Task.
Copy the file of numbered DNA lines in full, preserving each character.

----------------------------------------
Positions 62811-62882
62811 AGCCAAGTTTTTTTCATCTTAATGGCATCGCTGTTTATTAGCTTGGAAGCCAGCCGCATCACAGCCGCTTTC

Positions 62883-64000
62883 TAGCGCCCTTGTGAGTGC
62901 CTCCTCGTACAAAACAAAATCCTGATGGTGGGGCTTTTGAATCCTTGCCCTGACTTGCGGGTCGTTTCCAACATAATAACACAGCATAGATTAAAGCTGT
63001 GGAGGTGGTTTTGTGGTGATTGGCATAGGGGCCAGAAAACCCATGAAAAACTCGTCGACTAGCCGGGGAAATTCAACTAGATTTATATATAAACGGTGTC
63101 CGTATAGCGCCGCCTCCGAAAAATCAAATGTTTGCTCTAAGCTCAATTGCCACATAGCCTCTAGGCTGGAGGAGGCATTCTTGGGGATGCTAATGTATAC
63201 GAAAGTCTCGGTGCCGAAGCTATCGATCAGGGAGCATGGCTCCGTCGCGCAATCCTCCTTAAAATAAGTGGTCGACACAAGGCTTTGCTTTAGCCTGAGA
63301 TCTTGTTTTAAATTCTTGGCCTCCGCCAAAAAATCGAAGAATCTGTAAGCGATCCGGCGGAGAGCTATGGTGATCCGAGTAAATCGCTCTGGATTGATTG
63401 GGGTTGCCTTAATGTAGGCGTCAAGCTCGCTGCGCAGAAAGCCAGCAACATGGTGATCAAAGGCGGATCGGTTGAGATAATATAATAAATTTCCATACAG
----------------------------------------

Positions 62811-62882
62811 AGCCAAGTTTTTTTCATCTTAATGGCATCGCTGTTTATTAGCTTGGAAGCCAGCCGCATCACAGCCGCTTTC

Positions 62883-64000
62883 TAGCGCCCTTGTGAGTGC
62901 CTCCTCGTACAAAACAAAATCCTGATGGTGGGGCTTTTGAATCCTTGCCCTGACTTGCGGGTCGTTTCCAACATAATAACACAGCATAGATTAAAGCTGT
63001 GGAGGTGGTTTTGTGGTGATTGGCATAGGGGCCAGAAAACCCATGAAAAACTCGTCGACTAGCCGGGGAAATTCAACTAGATTTATATATAAACGGTGTC
63101 CGTATAGCGCCGCCTCCGAAAAATCAAATGTTTGCTCTAAGCTCAATTGCCACATAGCCTCTAGGCTGGAGGAGGCATTCTTGGGGATGCTAATGTATAC
63201 GAAAGTCTCGGTGCCGAAGCTATCGATCAGGGAGCATGGCTCCGTCGCGCAATCCTCCTTAAAATAAGTGGTCGACACAAGGCTTTGCTTTAGCCTGAGA
63301 TCTTGTTTTAAATTCTTGGCCTCCGCCAAAAAATCGAAGAATCTGTAAGCGATCCGGCGGAGAGCTATGGTGATCCGAGTAAATCGCTCTGGATTGATTG
63401 GGGTTGCCTTAATGTAGGCGTCAAGCTCGCTGCGCAGAAAGCCAGCAACATGGTGATCAAAGGCGGATCGGTTGAGATAATATAATAAATTTCCATACAG